Text by Paige Whitney, ETA 2017–19
Photos by Melissa Kukowski, ETA 2017–19
This past winter marked the first of my ventures into Southeast Asia. I chowed down on delicious food from many nationalities in Singapore, and was happily blinded by pastel buildings and neon lights in Hong Kong—but the biggest surprises came in the Philippines.
Melissa (a fellow ETA) and I spent most of our time in the Philippines in Manila, the country’s capital. We drifted around to huge shopping malls, and traipsed through Intramuros (the old Spanish quarters), Rizal Park, and Binondo, the world’s oldest Chinatown. While our Airbnb was a beautiful condominium with multiple pools in Makati, Binondo was my first real in-person glimpse of the poverty segregated to districts of Metro Manila. Through a back alley, crates of crowing chickens stacked precariously close to a bridge over a small river’s edge decorated the whimsical scene as we walked past throngs of children playing and little puppies teetering beside them. The children’s eyes smiled as one young boy innocently called out to me, calling me “beautiful,” as his friends laughed in embarrassment. On the main roads, the feeling was different. The air felt thicker and heavier on the sidewalks as we walked by men welding and soldering car parts. Later, while sitting in an air-conditioned cafe with an iced coffee to recharge, I could feel and even see the black layer of grease that had collected on my arms as I walked by.
While these distinctions showed in every area of Philippines we visited (despite our small sample size of only two places of the many islands), Boracay—which was the most highly anticipated portion of our week-long travel plan in the Philippines—was where the class divide became starkly clear. The island did not disappoint (because it was the most beautiful place I have ever been in my life) but it did surprise me.
Boracay is a very small island—you have to take a ferry from the larger island that houses the airport to reach it—of under four square miles. It had been closed for six months in 2018 to recover from environmental damage sustained from massive over-tourism. The effects of that consciousness and the seriousness of the cleanup job were clear in the paper bags used at the convenience store, the paper straws used in buko (Filipino coconut) and shakes alike, the “environmental tax” being most of the ferry fee, and the crystal clear blue water. To even enter Boracay, you must show proof of your hotel booking on the island or be sponsored by a resident of the island. We stayed at a “local home” through Airbnb (which is technically a workaround of the entry to the island), a humble little apartment accompanied by curious pet kittens and water warmed only by the rays of the sun. We truly were in the thick of an authentic neighborhood – roosters crowing at any hour of the day or night, babies crying, fires burning in barrels in the plaza where teenage boys played basketball late at night, and the scent of dinner lingering in the air.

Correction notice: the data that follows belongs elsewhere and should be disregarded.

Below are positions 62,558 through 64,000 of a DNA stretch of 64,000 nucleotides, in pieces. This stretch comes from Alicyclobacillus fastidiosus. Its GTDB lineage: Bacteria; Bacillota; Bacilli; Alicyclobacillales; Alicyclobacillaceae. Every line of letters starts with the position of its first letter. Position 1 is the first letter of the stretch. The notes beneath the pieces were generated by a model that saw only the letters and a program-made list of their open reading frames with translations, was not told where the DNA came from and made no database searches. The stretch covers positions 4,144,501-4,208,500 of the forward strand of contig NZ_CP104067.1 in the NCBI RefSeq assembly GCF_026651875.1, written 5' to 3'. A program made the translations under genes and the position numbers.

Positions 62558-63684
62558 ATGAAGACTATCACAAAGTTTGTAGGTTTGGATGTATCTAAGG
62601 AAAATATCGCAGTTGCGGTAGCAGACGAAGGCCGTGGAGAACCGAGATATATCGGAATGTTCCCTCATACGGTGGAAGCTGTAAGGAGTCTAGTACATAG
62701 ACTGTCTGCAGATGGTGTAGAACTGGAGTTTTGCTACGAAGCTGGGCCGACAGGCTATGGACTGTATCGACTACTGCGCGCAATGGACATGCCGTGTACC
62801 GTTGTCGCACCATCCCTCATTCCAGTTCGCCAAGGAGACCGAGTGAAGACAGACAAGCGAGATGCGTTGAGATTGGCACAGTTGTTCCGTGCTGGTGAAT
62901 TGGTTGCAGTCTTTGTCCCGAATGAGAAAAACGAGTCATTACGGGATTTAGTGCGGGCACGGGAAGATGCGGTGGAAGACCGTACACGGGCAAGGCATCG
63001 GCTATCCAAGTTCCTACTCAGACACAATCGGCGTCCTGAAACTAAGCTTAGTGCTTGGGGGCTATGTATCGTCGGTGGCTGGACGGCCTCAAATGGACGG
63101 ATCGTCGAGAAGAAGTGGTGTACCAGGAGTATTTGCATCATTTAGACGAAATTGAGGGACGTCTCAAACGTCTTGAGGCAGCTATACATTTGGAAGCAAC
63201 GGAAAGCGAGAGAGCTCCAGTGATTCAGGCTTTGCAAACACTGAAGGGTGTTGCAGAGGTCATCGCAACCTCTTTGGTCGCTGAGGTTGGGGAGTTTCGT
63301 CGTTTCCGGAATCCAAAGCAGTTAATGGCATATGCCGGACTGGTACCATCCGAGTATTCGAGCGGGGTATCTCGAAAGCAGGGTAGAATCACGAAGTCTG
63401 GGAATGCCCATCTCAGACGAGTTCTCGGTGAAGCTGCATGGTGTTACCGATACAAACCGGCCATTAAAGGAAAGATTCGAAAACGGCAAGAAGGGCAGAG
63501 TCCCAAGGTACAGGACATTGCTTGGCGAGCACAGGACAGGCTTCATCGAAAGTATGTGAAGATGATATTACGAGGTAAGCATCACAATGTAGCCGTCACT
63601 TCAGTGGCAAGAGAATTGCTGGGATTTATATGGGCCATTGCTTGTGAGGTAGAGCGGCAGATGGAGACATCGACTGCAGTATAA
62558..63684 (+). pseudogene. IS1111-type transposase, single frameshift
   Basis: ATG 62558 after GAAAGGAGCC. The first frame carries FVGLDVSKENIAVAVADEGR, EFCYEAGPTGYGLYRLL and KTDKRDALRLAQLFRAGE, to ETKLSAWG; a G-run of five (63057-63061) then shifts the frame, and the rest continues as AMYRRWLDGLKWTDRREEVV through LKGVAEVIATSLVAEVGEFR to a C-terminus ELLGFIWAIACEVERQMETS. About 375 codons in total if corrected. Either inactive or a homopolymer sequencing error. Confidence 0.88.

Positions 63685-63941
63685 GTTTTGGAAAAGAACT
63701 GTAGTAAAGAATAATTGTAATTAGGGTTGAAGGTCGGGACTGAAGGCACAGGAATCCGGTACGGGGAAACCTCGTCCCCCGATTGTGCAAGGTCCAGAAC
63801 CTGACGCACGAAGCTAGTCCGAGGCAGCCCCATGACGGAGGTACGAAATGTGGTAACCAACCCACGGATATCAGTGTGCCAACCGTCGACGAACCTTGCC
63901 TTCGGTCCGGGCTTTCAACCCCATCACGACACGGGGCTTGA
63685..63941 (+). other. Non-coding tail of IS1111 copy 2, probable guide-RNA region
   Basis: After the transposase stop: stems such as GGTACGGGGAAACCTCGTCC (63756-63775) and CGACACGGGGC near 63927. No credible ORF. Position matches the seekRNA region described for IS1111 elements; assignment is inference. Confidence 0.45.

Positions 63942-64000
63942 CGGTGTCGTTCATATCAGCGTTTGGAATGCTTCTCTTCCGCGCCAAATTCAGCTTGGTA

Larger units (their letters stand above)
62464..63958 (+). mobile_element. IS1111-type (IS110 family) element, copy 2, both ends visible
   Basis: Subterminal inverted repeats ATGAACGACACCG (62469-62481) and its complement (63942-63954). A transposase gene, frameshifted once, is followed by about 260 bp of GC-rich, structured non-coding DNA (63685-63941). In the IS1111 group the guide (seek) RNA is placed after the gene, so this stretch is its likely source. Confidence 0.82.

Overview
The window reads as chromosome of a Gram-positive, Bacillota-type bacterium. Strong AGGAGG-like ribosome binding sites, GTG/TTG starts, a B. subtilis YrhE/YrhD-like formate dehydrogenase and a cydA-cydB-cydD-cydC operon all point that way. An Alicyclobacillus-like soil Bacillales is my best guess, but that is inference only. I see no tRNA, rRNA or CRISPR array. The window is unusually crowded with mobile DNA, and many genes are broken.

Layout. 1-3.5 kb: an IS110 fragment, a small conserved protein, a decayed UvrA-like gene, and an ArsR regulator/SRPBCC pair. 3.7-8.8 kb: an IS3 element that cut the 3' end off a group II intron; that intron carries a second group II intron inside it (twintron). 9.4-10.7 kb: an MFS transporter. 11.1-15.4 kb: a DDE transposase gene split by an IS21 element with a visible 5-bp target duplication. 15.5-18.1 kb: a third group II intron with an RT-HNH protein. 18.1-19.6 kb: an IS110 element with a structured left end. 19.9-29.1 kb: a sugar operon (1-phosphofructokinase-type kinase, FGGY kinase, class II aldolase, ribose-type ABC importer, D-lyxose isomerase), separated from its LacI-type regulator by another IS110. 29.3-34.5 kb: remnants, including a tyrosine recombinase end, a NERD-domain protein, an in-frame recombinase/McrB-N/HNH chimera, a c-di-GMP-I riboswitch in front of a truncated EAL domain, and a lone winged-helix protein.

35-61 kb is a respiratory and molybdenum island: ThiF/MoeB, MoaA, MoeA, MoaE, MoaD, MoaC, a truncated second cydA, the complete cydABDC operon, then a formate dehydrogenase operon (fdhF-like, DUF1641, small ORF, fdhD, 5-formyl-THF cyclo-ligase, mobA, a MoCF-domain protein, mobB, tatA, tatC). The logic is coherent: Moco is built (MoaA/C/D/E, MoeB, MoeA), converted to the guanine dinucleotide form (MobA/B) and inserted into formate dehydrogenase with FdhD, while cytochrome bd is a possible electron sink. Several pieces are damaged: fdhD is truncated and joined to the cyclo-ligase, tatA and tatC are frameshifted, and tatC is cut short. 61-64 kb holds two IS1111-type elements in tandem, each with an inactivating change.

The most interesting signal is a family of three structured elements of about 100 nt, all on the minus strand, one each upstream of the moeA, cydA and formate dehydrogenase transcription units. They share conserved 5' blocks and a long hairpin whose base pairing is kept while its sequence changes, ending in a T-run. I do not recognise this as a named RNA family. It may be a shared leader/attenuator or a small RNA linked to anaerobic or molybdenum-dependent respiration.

Yet a five-minute walk brought us to almost a different world—the beachfront. The number of suntanned foreigners was staggering, the countless restaurants selling overpriced food catered to a westerner’s palate, the luxury hotels and spa advertisements rampant—was I really still on the same island? How did the line get drawn so harshly and quickly between the wealthy foreigner-centric beach and the borderline impoverished neighborhood we were staying in?
The next day, we ventured further into town in hopes of finding beach towels. The remaining efforts to redo the infrastructure of the island were all about—power lines leeching energy and hanging dangerously low, large portions of sidewalks just dug up, and new sewer piping laying exposed in the sun. The taxi drivers of the island—mainly motorbikes—continually called to us: “Hi ma’am! Beach? Only 30 pisos [about $0.60]! Yes quick ride, beautiful beach!” They seemed just as confused to see us within their neighborhood as we were in trying to find the towels.
It’s difficult to talk about these topics without spreading caucasian pity on the situation or without sounding emotionless, but my experience in Boracay was eye-opening. Of course, it was the “tropical vacation” that I always wanted to have, but it showed me more than just beauty in delving into those streets beyond the beachfront. I learned to be aware of my privilege, needing to consider how lucky I am with my opportunities and economic faculty, but also hoping that some of that wealth that Boracay gains through tourism will be given back to their local communities, and not just go toward making the beachfront fancier. Seeing that divide up close really hit home, as well as left me hoping that the larger powers will check themselves and distribute their successes to all those on this tropical paradise.